Let me dig into the past and tell a fun story of my youth.
I visited some relatives in Utah again recently, and cleared up a few facts about this story that I hadn’t been remembering correctly. So hopefully this will be one of the more accurate retellings that I’ve done.
I live in Washington state, near Seattle. However, a lot of my relatives are in Utah. Every few years, we take a jaunt over there and say hello to everyone.
A couple decades ago, when I was about nine years old, we had one of our family reunions and took a trip over there. My father and uncle decided it would be a good idea to play around with some of the guns they had. And by “play around” I mean take the guns up into the hills, away from people, and have a big dirt hill backdrop and set up targets. Guns are dangerous things, and it’s important to be professional when playing with them.
My older brother, about a year and a half older than me, was there. But my younger sister stayed back at the house. And as I mentioned, my father and uncle were also there. I remember other figures being there, but I don’t remember any faces or names.
All of the guns that we had were .22’s. At least, all of the guns that they gave the kids were .22’s. I remember both pistols and rifles that we were allowed to play with. The way the cycle went was that the kid would be given a gun. They could expend the magazine*, then they would return the gun to an adult, and be given a new, loaded gun.
The first thing the adults did was to keep the children entertained. They set up some empty pop cans on an old log, then gave the kids loaded guns, ready to fire. Then they went out beyond the pop cans and started setting up more distant targets for the adults. While young, I felt that something was wrong with this picture, and asked if we should be shooting these loaded guns while there were people out beyond the targets. I was told no, that probably wasn’t a good idea. So I waited for them to come back before doing so.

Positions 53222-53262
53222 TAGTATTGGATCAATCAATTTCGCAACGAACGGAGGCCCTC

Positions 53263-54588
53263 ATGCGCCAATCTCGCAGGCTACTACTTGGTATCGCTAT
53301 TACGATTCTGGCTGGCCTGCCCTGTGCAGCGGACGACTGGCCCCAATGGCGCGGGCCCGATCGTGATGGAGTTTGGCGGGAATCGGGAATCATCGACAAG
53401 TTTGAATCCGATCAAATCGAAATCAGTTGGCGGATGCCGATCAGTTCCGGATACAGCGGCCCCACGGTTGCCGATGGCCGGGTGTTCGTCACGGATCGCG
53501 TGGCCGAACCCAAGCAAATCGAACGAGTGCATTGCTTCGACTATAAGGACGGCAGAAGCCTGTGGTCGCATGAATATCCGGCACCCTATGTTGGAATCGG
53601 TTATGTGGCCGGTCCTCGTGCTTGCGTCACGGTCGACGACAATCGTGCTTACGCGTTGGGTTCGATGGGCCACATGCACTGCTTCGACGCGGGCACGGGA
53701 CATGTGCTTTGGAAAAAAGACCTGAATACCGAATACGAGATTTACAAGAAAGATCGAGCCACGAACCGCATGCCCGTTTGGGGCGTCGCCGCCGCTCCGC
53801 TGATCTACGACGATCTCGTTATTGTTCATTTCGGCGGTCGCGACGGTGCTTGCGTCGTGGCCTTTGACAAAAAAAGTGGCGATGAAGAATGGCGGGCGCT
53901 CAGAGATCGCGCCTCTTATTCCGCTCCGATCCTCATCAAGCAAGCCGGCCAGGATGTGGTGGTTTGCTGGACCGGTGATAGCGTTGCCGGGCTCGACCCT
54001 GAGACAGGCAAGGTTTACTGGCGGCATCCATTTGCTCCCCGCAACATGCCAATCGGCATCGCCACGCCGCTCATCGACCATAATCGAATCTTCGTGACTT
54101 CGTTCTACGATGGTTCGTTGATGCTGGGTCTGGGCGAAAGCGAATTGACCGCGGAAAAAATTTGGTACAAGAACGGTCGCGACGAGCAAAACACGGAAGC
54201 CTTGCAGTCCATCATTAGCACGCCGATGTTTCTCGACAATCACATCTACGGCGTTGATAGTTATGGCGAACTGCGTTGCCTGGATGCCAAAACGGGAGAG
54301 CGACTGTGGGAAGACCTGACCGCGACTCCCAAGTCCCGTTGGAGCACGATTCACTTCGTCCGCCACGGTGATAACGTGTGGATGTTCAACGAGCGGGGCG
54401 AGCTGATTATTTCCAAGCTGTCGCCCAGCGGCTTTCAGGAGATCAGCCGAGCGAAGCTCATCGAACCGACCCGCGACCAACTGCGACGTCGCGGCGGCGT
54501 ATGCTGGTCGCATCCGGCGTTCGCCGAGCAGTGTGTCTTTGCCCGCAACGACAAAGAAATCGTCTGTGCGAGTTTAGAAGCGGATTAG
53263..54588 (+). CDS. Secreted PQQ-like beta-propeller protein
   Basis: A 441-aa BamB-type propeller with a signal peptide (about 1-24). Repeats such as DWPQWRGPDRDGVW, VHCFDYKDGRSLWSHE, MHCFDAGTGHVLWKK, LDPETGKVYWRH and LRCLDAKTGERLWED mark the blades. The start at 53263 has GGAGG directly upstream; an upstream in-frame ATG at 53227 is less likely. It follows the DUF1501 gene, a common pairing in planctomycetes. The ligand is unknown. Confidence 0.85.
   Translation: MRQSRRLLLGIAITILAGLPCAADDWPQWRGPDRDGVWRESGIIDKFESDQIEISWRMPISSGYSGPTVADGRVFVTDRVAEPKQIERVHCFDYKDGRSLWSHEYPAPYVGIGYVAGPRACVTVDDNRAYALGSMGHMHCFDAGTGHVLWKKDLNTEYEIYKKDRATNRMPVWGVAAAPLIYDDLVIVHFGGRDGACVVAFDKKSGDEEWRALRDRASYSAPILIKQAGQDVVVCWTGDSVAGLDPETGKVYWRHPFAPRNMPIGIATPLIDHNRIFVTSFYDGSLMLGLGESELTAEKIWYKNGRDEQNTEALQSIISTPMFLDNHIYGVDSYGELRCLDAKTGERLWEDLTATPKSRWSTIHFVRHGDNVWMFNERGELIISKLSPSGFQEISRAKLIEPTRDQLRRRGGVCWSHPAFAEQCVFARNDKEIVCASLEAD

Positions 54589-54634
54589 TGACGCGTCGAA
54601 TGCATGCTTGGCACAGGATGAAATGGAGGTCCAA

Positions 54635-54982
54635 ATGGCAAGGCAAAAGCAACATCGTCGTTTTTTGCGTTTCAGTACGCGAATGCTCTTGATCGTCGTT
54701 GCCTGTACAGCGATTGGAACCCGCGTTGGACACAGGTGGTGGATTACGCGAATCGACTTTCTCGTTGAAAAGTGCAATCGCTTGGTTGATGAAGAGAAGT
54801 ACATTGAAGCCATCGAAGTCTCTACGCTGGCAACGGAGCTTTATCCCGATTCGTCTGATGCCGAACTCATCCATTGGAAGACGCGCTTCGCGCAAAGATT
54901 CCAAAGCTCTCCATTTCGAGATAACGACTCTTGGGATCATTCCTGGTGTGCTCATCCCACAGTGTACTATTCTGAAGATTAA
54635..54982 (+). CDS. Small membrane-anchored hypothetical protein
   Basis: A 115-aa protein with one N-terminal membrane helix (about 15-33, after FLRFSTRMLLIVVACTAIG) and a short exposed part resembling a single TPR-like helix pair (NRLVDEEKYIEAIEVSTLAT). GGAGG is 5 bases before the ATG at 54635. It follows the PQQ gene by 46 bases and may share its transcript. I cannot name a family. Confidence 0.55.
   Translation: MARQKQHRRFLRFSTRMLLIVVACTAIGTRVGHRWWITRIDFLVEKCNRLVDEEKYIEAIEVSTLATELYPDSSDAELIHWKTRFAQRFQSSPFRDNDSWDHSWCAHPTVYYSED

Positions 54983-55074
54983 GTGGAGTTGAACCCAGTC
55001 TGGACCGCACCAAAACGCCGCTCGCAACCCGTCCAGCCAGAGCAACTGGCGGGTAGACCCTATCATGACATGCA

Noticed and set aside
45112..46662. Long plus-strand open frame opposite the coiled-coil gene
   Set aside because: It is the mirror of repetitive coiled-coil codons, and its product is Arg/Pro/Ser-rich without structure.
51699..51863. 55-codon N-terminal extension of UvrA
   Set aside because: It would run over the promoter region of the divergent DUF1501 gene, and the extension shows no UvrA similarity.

My attempts to shoot the pop cans did not go very well. While a .22 pistol is fairly easy to control in the hands of an adult, I was a nine year old boy, and was a runt compared to much of my family. I also didn’t know the first thing about handling a firearm, and the short crash course I was given wasn’t good enough. I would pull the trigger, and the gun would leap upwards as the bullet was fired, and completely miss the target.
After a while of this, my father took notice and told me to hold the gun still. To not let it jump away from you, but try to control it. How novel! I would try this method instead.
My first attempt at holding the gun still went fantastically. I fired at a pop can and hit it. The bullet went right through the middle of it, leaving a small clean hole, and the pop can didn’t even move. I had expected it to bounce around when it was hit, like with a baseball bat.
I was so excited I wanted to share this with everyone. I pointed the gun towards the ground — I wasn’t interested in shooting anyone by accident — and pointed at the pop can, excitedly trying to tell my dad what I’d just done.
Then the gun went off.
I’m not sure how it happened. Maybe I pointed with one hand and ended up clenching the other. Maybe I jostled my weight, and the gun bounced a bit, and my finger (which was still on the trigger) ended up pulling the trigger as the gun came back down.
However it happened, it wasn’t a problem. I was aiming the gun at the ground. Though apparently the bullet had hit the ground with such force that it sent a vibration up my leg, because it felt kind of weird. I took a look down to try to find the hole in the ground where the bullet went, but noticed a little trickle of blood coming out from under the lip of my shorts.